Horse trailers. Orange vests and caps. Scabbards. Sheepskin-lined coats. Grocery baskets filled to the brim with coffee, hot chocolate, and all manner of meat and potatoes.

It must be hunting season in Cody.

Now I’ve never even shouldered a rifle, but I have watched with interest this whole fall phenomenon for years. It all starts with those late spring applications and continues to the last trip through the drifting snow to tear down a camp.

For Husband Carl, there’s nothing like hunting season to round up a story or two of epic adventure in the mountains. With all that spinning yarns and swapping tales, I’ve picked up a thing or two about hunter parlance.

First, I’ve noticed that when hunting season is the topic of conversation, every tree, hill, rock, ridge and creek in the area is significant. 

“Remember that year we sat behind that big rock and watched those bull elk smack their antlers together below us?”

Amazingly, every hunter knows exactly what the other is talking about.

Since half the fun of hunting is the “tent dining,” a trip or two to the grocery store is mandatory. These skilled hunters – with their elaborate strategies for bagging sheep, deer, and elk in all manner of weather and geography – seem lost in the quest for a can of beans or a carton of eggs. They spend what seems like hours in the store, trying to compare values and lamenting how “the price of everything sure has gone up since last year.” 

But with a hunting buddy or two alongside, grocery shopping is almost festive.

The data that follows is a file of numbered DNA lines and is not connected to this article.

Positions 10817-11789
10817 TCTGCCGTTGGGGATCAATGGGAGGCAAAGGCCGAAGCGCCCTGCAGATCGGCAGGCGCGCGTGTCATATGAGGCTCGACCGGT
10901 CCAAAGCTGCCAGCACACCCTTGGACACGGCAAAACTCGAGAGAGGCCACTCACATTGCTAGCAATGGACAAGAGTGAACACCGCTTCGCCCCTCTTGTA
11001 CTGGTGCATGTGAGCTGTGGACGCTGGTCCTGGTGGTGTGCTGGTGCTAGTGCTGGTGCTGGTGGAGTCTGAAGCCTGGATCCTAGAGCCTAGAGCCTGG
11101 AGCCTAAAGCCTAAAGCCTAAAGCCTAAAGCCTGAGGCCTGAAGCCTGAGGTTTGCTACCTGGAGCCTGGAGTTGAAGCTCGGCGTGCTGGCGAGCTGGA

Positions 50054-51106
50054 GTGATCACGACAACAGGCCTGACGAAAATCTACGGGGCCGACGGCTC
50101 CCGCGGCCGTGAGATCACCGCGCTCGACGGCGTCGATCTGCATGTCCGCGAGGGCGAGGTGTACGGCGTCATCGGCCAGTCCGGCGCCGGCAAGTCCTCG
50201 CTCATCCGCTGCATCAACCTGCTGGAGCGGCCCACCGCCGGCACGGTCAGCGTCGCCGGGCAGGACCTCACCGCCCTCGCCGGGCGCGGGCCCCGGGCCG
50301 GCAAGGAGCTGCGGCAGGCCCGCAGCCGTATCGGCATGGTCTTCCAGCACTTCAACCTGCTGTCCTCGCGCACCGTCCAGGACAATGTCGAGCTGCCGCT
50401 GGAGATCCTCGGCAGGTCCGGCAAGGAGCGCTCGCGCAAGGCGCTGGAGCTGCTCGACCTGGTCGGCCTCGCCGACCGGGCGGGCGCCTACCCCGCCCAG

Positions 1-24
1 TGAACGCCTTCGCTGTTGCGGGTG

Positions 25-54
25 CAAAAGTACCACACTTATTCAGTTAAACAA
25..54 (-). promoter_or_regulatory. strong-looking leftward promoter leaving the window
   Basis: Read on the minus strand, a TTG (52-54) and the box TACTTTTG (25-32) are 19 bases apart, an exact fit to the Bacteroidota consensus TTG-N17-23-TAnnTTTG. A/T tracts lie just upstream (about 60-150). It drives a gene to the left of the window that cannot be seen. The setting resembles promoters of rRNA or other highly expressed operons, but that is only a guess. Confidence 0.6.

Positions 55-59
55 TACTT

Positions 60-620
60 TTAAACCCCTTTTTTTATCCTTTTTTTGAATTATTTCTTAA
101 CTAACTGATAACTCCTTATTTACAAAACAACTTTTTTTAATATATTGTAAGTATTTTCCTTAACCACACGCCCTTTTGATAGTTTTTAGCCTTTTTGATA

From what I can gather, the three most important things about the hunting campsite itself are location, location, location. It must have plenty of water and feed for the horses, and enough tall trees to hoist up food out of bear reach. It must have a level spot for the tent. But above all, it must be “aesthetically pleasing” – in the vernacular of hunters, “a right purty place.”

I have always wondered what hunters talk about during the long days in saddles and the longer nights in mummy bags. Carl is quick to remind me that by the time meals are cooked, ridges are scoured, and horses are fed, hunters are generally too exhausted to do much else but hit the sack. Apparently, each hopes he’ll fall asleep before the others start sawing logs.

What puzzles me most about this hunting hoopla is that hunters seem not bothered a particle with the intimacy of hunting camp. In any other setting, the thought of sleeping with the guys is, well, downright indecent. Females grow up with slumber parties and sleepovers, sharing beds and secrets, but guys tend to shy away from that sort of thing. 

In camp, however, they spend days together in small tents with sleeping bags touching – and body odor and greasy hair and all manner of bodily function.

Carl reminds me that most of the time is spent on horses. Still, it’s hard to picture two or three smelly ol’ cowboys cooped up in a tent for any length of time – and enjoying it thoroughly.

I suppose that’s what hunters would call “aromatherapy.”

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